Today I was waiting to get my daily dose of the Word from my favorite non-shouting Bible teacher on Christian satellite television. An advertisement aired in the station break for another show at some time and a man was shouting from the pulpit that “there is spiritual warfare going on in the heavenlies.” Thank God it was just a teaser for the show — it saved me having to watch it.
I’ve read that Jesus “having spoiled principalities and powers, he [Jesus] made a show of them openly, triumphing over them in it” (Colossians 2:15). Well, did He or didn’t He? “Now thanks be unto God, who always causes us to triumph in Christ” (II Corinthians 2:14). Well, does He or doesn’t He? And guess where the only fight is really going on! In the heavenlies? I think not. “For the weapons of our warfare are not of the flesh but have divine power to destroy strongholds. We destroy arguments and every lofty opinion raised against the knowledge of God, and take every thought captive to obey Christ” (II Corinthians 10:4-5 ESV). The only battle is in your thought life.
As E.W. Kenyon wrote decades ago, “We sit in the presence of the tremendous realities of His combat against the hosts of darkness during His Substitution, of His mighty victory over the hosts of darkness, of His breaking the bonds of Death conquering the enemy … Satan knows he is defeated. All heaven knows he is defeated. And yet the Church looks upon him as a Master” (In His Presence (1944), page 66, introduction to Chapter 6 “The Integrity of the Word”). He also wrote many times that “man’s basic spiritual problem is the integrity of God’s Word.” Can we rely upon it? I say, Absolutely.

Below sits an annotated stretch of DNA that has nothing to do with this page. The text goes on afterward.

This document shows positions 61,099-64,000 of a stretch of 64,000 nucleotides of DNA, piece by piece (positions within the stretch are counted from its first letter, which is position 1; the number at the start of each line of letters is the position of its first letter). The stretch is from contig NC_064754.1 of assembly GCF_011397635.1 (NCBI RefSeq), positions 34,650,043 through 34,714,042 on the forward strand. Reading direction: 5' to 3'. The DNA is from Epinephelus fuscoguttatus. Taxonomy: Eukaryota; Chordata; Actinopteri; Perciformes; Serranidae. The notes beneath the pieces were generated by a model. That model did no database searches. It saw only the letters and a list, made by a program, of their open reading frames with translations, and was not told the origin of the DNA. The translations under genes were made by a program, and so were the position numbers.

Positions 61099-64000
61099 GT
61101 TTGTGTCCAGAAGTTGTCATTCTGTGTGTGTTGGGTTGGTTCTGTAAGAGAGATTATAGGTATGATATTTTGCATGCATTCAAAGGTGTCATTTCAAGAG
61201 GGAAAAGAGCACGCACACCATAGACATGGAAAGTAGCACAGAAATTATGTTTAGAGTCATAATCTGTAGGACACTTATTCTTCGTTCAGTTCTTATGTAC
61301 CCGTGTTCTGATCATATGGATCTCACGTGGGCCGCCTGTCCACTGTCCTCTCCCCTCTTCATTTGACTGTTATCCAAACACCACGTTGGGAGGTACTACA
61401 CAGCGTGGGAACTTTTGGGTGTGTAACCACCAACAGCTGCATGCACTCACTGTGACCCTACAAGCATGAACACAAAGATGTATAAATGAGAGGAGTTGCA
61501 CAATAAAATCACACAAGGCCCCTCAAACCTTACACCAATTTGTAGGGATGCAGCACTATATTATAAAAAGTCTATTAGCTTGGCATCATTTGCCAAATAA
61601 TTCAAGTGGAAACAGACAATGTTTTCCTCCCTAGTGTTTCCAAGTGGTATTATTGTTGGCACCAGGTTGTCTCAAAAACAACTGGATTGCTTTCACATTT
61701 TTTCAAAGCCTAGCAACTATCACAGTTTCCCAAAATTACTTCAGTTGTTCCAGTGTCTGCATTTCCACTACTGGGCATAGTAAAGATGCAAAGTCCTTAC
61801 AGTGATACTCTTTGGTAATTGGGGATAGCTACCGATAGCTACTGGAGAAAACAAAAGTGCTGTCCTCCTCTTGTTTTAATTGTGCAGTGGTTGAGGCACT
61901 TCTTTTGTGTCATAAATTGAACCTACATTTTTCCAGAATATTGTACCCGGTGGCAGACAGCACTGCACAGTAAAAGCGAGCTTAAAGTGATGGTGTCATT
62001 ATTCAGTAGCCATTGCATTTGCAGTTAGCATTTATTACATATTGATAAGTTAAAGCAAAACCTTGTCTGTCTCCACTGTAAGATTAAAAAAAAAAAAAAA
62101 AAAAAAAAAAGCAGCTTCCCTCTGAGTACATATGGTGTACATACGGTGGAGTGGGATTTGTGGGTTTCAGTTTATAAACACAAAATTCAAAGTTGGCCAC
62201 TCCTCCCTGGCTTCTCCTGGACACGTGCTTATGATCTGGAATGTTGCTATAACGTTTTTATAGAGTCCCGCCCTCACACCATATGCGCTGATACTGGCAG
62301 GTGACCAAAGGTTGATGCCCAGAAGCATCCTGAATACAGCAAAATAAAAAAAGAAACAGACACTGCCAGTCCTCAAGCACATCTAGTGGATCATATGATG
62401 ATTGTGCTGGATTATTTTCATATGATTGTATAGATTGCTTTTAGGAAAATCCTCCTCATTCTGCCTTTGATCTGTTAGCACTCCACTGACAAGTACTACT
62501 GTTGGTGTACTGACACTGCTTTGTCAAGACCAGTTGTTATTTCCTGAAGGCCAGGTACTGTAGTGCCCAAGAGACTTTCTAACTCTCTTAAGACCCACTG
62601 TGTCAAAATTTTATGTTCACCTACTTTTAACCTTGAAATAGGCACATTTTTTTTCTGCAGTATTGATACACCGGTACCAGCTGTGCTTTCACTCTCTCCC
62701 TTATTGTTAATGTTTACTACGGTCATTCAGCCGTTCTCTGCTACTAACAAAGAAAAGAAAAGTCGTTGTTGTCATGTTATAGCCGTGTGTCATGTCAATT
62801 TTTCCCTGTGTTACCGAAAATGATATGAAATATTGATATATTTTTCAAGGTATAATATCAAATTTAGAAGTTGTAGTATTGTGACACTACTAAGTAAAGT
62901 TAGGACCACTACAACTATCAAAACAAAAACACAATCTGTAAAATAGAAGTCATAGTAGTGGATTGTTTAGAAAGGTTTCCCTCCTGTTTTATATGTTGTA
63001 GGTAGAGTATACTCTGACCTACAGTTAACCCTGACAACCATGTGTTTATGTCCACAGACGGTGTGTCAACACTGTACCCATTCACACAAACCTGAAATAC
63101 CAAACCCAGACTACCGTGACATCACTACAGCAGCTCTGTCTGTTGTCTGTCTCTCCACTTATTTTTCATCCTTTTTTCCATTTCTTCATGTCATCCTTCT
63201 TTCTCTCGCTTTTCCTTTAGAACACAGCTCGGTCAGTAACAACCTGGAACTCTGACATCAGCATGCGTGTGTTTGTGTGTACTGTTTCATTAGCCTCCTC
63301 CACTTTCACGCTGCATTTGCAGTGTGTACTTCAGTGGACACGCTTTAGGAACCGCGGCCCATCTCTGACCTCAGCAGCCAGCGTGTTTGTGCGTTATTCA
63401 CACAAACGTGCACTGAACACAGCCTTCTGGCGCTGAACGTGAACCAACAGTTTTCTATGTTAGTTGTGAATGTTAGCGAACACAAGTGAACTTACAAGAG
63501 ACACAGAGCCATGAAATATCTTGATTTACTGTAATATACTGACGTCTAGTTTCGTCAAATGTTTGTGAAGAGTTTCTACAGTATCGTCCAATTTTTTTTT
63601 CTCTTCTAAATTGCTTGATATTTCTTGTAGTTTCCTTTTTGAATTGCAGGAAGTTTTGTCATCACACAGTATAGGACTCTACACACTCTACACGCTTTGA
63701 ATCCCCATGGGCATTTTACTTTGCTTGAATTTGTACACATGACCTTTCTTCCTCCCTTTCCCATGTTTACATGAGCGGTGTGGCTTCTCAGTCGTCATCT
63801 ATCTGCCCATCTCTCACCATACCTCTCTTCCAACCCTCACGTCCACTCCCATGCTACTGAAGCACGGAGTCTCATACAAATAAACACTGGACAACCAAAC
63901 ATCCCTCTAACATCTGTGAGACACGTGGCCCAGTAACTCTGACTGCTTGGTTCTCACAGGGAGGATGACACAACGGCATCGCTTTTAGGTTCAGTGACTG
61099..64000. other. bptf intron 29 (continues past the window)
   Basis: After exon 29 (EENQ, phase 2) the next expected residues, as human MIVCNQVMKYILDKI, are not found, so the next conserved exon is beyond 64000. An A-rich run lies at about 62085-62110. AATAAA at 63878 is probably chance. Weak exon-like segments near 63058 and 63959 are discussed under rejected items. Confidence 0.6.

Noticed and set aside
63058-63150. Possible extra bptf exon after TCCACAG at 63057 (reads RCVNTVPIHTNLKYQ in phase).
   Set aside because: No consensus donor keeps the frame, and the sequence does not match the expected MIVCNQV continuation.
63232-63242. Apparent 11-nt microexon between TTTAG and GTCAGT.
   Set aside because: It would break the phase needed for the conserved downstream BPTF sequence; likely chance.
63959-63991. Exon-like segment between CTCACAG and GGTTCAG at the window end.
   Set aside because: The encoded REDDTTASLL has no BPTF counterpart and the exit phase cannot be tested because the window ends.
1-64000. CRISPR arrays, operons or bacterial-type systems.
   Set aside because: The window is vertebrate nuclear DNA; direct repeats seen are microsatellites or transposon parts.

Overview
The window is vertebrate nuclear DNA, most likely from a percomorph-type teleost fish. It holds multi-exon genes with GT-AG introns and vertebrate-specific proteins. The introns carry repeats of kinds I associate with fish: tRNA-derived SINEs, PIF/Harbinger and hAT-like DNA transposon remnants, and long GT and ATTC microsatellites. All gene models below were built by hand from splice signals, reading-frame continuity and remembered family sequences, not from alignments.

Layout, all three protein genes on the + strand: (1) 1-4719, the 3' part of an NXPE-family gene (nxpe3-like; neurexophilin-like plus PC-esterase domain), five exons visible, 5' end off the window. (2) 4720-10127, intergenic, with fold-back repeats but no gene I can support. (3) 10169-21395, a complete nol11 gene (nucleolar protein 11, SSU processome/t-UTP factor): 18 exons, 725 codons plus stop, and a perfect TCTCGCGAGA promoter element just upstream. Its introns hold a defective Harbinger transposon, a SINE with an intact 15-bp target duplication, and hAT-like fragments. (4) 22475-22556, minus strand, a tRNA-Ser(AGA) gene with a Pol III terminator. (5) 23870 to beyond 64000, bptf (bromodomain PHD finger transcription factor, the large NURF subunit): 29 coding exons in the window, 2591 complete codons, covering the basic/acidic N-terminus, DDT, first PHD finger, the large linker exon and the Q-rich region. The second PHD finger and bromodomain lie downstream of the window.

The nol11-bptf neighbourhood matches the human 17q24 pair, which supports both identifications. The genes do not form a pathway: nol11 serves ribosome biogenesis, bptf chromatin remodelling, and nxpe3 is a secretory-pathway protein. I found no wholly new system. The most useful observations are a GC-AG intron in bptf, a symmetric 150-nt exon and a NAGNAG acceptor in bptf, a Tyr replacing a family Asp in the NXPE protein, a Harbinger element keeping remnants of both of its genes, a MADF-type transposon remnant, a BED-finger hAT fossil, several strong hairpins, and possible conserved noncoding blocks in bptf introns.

The current consumerist spirituality wants us to have new experiences, “breakthrough”, “transformative” experiences. And next month or next year there will be a newer experience, for these shallow experiences do not last long. Who wants to be an ordinary, plain Christian when you can have what’s on offer today? I do!
“What makes you an ordinary Christian, after all? Isn’t the answer faith in Christ? And what power and blessing do ordinary Christians receive, just by this faith? … Surely the answer has to be nothing less the Jesus Christ himself… What we have, if we are nothing but ordinary Christians, is greater than all the experiences in the world. We have Christ himself… everything else is inessential. What would happen to us if we believed that — that Christ alone is what’s really essential in the Christian life?” (Phillip Cary, Good News for Anxious Christians (2010), pages 120-121).